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A sequel, DESPITE the first 7 minutes of the film distorting the continuity between the two movies; this has merely been provided as a re-cap. It is said that Sam Raimi had lost the rights to the first film and had to reshoot the begining in order to provide said re-cap so new footage was shot. The second film really begins when Ash is propelled into the air by the deadite forces as seen in the first film.
Technically he doesn't "Go back". As he had never left. As the question Is this film a remake or a sequel? explains, the first 7 minutes of the film are strictly there as a re-cap and the sequel officially starts when Ash gets attacked and propelled through the woods.Though in the DVD commentary, Bruce Campbell jokes "If any of you are wondering if Ash would be stupid enough to go back to that cabin; he is.".
On the Laserdisc commentary the film-makers remark on the audience reaction to that scene and Ash's ovbious ability to see the group coming through the door. Although it doesn't make sense, it is for precisely this reason that the audience relaxes at that moment, resulting in a bigger scare when the others rush into the cabin. The whole process is similar to the slow moving killer somehow covering more ground in less time than the much swifter victim they are pursuing. Alternatively they just move so fast Ash is not able to react in time, especially when he is shocked to see that they are human.
While at the beginning of the film, Ash is looking at the Necronomicon while listening to the tape recording, keep in mind as previously stated that this is all done for re-cap, As soon as Ash is attacked by the "invisible force" the movie begins, and if you watch the movie closely the book of the dead is never seen again, they only use the lost pages.The only true continuity error is the dead bodies of all the characters from the first movie aren't in puddles of goo around the cabin. But it could be said that once the book of the dead was destroyed, their bodies disappeared completely.
Strangely enough this movie was released in the UK in a slightly censored version only missing out some kicks against a head. These cuts were waived for the latest DVD releases - beware that the old BMG DVD is still cut. A detailed comparison with pictures can be found here.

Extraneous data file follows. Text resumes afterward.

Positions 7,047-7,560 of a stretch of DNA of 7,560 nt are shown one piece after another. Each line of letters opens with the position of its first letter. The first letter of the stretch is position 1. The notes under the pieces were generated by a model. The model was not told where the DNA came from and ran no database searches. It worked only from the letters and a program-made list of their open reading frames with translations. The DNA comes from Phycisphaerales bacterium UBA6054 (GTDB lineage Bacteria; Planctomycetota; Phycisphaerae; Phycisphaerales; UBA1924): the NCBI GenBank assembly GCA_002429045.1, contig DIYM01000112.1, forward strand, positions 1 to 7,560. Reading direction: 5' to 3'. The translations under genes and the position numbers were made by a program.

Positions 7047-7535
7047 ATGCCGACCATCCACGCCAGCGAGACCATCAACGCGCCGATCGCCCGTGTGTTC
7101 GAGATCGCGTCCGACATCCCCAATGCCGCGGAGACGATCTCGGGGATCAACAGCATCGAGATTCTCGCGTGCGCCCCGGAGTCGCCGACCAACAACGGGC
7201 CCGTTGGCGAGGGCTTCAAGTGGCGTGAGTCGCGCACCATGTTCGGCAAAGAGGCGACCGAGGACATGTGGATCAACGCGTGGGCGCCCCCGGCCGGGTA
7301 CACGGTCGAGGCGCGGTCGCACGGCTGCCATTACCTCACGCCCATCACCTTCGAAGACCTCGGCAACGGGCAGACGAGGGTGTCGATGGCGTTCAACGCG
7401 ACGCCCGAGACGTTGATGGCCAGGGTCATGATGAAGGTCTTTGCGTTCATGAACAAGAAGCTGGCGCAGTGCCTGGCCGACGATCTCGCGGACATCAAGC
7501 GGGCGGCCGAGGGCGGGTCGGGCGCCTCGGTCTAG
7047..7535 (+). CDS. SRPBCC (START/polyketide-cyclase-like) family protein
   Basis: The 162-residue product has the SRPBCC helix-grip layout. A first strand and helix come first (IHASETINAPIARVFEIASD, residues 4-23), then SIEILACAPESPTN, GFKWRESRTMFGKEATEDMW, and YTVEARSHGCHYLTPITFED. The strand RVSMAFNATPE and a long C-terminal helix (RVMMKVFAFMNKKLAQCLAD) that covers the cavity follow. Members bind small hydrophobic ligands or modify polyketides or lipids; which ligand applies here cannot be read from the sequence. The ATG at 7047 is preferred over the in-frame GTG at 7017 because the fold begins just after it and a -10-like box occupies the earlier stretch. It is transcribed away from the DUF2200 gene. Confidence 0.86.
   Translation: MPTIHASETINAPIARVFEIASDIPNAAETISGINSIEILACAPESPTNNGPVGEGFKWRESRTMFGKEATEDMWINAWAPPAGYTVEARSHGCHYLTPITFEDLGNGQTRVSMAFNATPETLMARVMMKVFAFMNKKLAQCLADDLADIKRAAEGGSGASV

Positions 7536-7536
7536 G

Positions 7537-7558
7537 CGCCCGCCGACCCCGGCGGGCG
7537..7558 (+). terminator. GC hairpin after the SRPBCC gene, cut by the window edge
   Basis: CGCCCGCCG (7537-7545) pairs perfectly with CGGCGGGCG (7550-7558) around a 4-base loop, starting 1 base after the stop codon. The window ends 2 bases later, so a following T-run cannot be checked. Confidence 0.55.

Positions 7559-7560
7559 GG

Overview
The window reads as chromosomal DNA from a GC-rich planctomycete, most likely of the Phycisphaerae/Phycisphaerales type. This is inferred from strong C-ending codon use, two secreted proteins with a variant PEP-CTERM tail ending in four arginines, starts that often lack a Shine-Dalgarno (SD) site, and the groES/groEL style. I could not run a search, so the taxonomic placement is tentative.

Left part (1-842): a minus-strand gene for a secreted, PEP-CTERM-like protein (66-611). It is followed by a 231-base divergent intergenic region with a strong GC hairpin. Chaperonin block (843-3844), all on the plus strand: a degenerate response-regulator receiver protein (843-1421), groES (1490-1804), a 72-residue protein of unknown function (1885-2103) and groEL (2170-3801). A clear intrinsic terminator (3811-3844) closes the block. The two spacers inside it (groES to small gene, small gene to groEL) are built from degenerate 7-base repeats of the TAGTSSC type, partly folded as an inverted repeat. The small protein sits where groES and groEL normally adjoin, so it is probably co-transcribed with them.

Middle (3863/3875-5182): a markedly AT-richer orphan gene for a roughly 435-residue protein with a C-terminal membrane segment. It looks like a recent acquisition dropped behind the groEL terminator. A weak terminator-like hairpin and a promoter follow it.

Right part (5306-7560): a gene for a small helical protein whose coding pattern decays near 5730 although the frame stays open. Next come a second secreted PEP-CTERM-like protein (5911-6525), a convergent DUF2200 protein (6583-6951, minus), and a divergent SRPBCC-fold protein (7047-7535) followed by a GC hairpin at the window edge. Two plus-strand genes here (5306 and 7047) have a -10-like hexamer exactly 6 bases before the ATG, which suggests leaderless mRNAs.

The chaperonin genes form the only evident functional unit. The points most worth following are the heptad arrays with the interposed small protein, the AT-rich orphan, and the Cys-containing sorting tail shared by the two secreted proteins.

The real-world reason is probably that when making Evil Dead II, director Sam Raimi did not have the rights to re-use footage from The Evil Dead (as Evil Dead II was produced by another company). So the first 7 minutes of Evil Dead II are effectively a short recap of the entire first movie, featuring Ash and Linda but none of the other friends, to speed things up. The Book of the Dead also looks quite different, and its destruction is missing. This may have been done on purpose, because the makers had developed new ideas for the sequel, forcing them to retcon (retroactively change) the original backstory. In any way, as soon as Ash goes outside and is attacked by the demonic force, the story continues from the first movie. A similar thing happened during production of Army of Darkness: the film was made by yet another production company, who wanted to make it as a stand-alone picture instead of an obvious sequel (the name 'Evil Dead' could not be used anyway due to copyright issues). The writers/director again used this opportunity to change the backstory, for the benefit of a more dramatic beginning of Army of Darkness. This explains why the opening scene of 'Army' is a reinterpretation of the final scene of Evil Dead II. Each of the Evil Dead movies has its own unique perspective, which explains most of the breaks in continuity. It has the added benefit that each movie in the series can be viewed apart, without having seen the other movies.From an in-movie perspective, we see at the end of the second sequel 'Army of Darkness' that the entire story is being told in flashback by Ash to a bored and disbelieving co-worker (played by Ted Rami) back at his S-Mart job. This sequence is included as the final scene of the original cinema version whilst the video/DVD/Blueray release ends with Ash awaking in a post-apocalyptic world but then has him returned to S-Mart in his own time after the end credits. Therefore we must assume the events we see in the last 2 films are based upon Ash's recollection which is likely to be far from perfect given his numerous head injuries, undoubted post traumatic stress disorder and the basic imperfections of human storytelling (simplifying the story, skipping over parts too complex to explain etc)
The German distributor BMV Medien put out a strongly limited release with a digipak that looks a lot like the famous book of evil. Apart from the boxing design, another specialty is that the Blu-ray features an Extended Cut that was made by BMV. It adds more than 2 minutes of footage that could be seen in the Deleted Scenes section of several available releases. A detailed comparison between the regular Theatrical Version and this Extended Cut with pictures can be seen here.
Promotional posters aren't bound to the rule that they must have something from the movie in them. Generally, film posters are there to catch your eye or help sum up the film by an image. The "Skull with eyes" gives the summary that the movie is a horror film, it involves death/the undead but is also humourous. An image very similar to it appears in the third Evil Dead film, Army of Darkness.
The most obvious explanation is that Ash's previous possession (which was cured by sunlight) gave him a greater degree of resistance when he's possessed again so the sight of the necklace affects him more and restores his humanity.Another explanation:The necklace is not magical, but it reminds possessed Ash of Linda and thus taps into his humanity. So it would not have affected Linda in any way, since it doesn't have any powers in and of itself.
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